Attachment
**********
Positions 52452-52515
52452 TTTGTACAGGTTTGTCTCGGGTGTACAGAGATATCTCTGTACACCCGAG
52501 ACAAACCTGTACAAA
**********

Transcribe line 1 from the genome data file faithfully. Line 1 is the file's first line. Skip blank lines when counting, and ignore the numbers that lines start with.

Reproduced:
Positions 52452-52515